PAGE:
College of Arts & Sciences


Why Kony 2012 Failed

By Andrew Thurston

Photo by Cydney Scott

“There are three things you can do right now,” urged the web movie Kony 2012. Premiered by the nonprofit organization Invisible Children in March 2012, the powerful 30-minute documentary lobbied for Ugandan guerilla leader and indicted war criminal Joseph Kony to be brought to justice. To play your part in taking down this scourge of central Africa, you could sign a pledge, buy a bracelet and action kit, and donate a few dollars.

The film went viral. School kids started Kony groups; senators called for his arrest. Within six days of its release, Kony 2012 had been viewed 100 million times. But despite its virtual surge, the video appeared to have less of a sustained real-world effect—Joseph Kony welcomed in 2013 as a free man.

The African Viewpoint

While Invisible Children was still attracting headlines stateside, Director of the African Studies Center and Professor of Political Science Timothy P. Longman was in the Democratic Republic of the Congo (DRC), which had been plagued by Kony and his Lord’s Resistance Army. On the precipice of violence when Longman visited last summer, the country was subsequently rocked by the march of a rebel army, M23, led by Bosco Ntaganda.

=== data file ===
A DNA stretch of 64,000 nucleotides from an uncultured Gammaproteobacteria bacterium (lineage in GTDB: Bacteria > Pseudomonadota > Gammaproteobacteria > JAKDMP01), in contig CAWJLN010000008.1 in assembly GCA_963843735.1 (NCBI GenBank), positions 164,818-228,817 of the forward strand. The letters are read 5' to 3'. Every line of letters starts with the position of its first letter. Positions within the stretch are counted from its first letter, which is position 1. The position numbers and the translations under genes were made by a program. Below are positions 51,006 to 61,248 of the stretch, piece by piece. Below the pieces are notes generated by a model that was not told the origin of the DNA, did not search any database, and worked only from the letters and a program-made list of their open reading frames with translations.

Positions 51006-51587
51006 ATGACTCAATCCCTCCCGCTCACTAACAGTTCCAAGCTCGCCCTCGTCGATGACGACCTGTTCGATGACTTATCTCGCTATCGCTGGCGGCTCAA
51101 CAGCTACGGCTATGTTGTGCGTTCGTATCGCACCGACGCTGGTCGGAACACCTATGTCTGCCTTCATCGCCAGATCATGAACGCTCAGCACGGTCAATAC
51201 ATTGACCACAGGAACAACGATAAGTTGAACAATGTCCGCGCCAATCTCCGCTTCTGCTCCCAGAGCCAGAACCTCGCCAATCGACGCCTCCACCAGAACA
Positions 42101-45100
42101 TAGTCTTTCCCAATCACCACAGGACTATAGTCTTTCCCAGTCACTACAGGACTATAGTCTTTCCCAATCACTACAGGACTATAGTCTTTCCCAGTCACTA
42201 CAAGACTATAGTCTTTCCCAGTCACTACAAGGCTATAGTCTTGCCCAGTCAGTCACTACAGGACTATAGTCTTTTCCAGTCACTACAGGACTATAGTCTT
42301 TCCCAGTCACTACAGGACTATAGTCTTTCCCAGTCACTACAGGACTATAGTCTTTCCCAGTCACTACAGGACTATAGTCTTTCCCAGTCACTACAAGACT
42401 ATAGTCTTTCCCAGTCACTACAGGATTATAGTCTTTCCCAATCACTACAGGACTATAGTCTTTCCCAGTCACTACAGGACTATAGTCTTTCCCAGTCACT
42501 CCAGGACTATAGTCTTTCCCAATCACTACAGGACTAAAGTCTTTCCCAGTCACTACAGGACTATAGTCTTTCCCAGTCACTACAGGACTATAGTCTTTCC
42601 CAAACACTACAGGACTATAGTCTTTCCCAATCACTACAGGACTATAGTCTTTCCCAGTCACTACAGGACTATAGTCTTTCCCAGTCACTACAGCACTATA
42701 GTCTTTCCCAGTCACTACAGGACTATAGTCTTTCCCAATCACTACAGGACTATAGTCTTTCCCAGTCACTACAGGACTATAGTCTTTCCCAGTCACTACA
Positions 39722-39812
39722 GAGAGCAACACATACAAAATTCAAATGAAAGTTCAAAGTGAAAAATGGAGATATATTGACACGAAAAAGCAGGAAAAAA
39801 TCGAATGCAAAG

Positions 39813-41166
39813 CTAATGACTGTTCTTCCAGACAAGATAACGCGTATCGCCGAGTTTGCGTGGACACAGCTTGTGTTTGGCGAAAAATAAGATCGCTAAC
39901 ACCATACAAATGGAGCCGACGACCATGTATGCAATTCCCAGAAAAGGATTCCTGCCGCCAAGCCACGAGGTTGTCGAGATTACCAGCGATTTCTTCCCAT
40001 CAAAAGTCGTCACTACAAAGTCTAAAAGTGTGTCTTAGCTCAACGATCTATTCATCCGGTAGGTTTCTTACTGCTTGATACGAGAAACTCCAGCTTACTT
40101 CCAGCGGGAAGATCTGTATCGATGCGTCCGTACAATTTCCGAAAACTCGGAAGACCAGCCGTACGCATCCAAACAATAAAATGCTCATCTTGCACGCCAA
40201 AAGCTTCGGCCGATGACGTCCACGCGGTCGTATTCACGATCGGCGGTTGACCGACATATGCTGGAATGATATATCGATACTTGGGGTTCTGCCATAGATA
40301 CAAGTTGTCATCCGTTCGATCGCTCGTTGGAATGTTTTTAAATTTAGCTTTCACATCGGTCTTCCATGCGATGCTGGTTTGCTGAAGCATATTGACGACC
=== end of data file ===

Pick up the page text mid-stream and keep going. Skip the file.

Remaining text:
In the DRC, Kony, now with just some 300 fighters to his name, is old, if still brutal, news. What many people in the region most want, says Longman, is for America to “give them a fair shake in economic trade and stop propping up dictators.” He also lambasts the refusal of successive U.S. governments to fully back the International Criminal Court (ICC), where Kony would be tried. Forget Invisible Children’s bracelets, he argues, “If Americans actually want to make a difference, the number-one thing they could do is to get the U.S. to sign on to the ICC.”

For regional experts like Longman, it’s indicative of one of the flaws in Invisible Children’s work—its aims, many claim, never reflected the priorities of those on the continent. In his view, the charity was politically “naive,” and failed to engage with Africans to find the best outlets for its efforts. “If Invisible Children really wanted to make a difference, it would use its media savvy to help raise money” for more-established organizations, like Oxfam and CARE.

Seizing the Opportunity

Longman acknowledges those behind Kony 2012 were well-meaning, but sees a broader cultural problem, racism, in the film’s apparent failure. The Western press, he says, only covers “disasters and the exotic” in Africa, which perpetuates a “subtle racism that still enters our approaches to Africa…the idea that Africans are helpless and hopeless and need to be saved by white people in America and Europe.”

The publicity the film generated did, however, provide an opportunity to influence how Africa is taught in American schools. The African Studies Center, which runs an outreach program for educational institutions and museums, launched a Kony 2012 teaching guide. Presented to Boston-area teachers and downloaded more than 10,000 times, it included historical background and celebrated the continent’s often-overlooked diversity.

“We don’t want people to stop caring about Africa,” says Longman, “we just want to help them engage with Africa in a way that is less demeaning to Africans and more productive.”